- A few things, first we're just big believers in home. A few years ago, we announced a large investment ultimately turn into be a wholly owned subsidiary of ours, of Kindred Health, which is the largest home health company in the country. What we see is home really evolving from the traditional treatment of therapy and dealing with activities of daily living to a much more health care-oriented service center. What I mean by that is being able to bring a doctor into the home. Telehealth or be able to visit the home. To be able to have the nurse come into the home, but in much more of a acute setting, as opposed to just treating some activities of daily living. We do believe to make this most effective is the ability to continue to evolve our payment model to be more value-based for health outcomes, both on the expense side and the health side, and that we believe will allow people to be much more indifferent and where the payment model, is paying for to much more what is convenient for the customer and the best health outcome there. So we completely believe that this going to be the evolution of health care and move it from a more institutional. On the merger and acquisition side, we see that we're in this great stage of these organizations being able to come out from a sort of a test and learn an innovative area to now being able to scale. I think COVID has brought the opportunity for a number of these smaller organizations, Heal being an example of that, to be able to bring the opportunity for them to scale with organizations like ours. I think the next stage will probably be where larger organizations will then begin acquiring those. But right now I think we're in the scaling stage of a number of these organizations.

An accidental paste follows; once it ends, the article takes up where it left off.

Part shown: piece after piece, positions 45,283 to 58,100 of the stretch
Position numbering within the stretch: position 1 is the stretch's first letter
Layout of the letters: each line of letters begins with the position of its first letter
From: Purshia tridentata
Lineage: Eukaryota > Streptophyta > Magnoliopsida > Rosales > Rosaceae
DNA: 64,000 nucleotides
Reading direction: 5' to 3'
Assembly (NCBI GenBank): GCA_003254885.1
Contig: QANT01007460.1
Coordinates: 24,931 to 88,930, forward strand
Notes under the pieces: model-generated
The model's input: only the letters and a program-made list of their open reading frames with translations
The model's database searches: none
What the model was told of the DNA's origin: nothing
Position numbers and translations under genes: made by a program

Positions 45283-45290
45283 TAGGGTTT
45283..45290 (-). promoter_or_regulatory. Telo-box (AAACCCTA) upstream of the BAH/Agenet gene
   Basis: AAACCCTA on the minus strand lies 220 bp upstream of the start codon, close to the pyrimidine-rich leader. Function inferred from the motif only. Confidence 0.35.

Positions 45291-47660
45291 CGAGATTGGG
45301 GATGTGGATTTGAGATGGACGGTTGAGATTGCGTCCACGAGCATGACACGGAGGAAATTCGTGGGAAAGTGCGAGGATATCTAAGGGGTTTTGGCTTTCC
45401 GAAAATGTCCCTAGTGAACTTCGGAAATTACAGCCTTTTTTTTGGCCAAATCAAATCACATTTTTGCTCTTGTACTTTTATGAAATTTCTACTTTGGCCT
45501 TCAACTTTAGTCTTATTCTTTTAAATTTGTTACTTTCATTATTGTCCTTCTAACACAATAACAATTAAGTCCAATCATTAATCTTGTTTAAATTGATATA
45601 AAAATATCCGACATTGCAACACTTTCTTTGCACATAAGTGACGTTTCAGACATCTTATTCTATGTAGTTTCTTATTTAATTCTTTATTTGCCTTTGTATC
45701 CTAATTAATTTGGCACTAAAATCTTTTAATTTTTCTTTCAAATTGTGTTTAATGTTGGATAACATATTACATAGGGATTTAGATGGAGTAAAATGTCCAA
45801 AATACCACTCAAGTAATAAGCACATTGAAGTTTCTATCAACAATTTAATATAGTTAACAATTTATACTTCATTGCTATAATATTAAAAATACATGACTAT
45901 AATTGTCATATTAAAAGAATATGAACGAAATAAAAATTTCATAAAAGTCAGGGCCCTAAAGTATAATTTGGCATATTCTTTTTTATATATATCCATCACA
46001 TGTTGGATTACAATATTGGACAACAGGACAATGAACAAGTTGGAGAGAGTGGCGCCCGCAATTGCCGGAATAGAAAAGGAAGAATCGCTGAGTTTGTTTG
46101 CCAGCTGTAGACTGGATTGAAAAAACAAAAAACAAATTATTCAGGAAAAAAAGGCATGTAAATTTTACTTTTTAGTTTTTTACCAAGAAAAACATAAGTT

- Hmm, would you say that COVID, is actually the silver lining to that very dark cloud, is that it has accelerated the digitization and use of technology in the health care world?

- Very much so. I think, it has been there, similar to a lot of other technologies. This conversation is probably a good example of where things have been accelerated. I find that it really forced providers and forced organizations like Humana and in addition patients to use the technology, because it was really the only accessibility we had, during those as you call it dark months. But I do believe because of the convenience now and because of its proven success, that it is here to stay and be used in a much more active fashion, but integrated with physical interactions and integrated with other parts in the health care system.

- Hmm, Humana often talks about a human care approach. How is the technology advancing that?

- Well, I will tell you, it has been just a wonderful opportunity for us, to really get to those three levels, that we find as being really critical, around this ability to offer convenience, simplify it and personalize it. With that, we're getting better information, from people using mobile more, so we're getting... it's becoming more digitized. So the response is getting much greater. Our ability to reach out and have access to the individuals, has becoming much more effective, and then in addition to be much more precise, because of the analytics as a result of the better data, to be able to personalize it. So that's been a... I think this is a pivot point for health care. We as organizations in the industry, need to take advantage of it.

- So Humana is investing in in-home preventive care screening kits. Will this shift to in-home care screening, last beyond the pandemic, and what other lasting changes do you anticipate?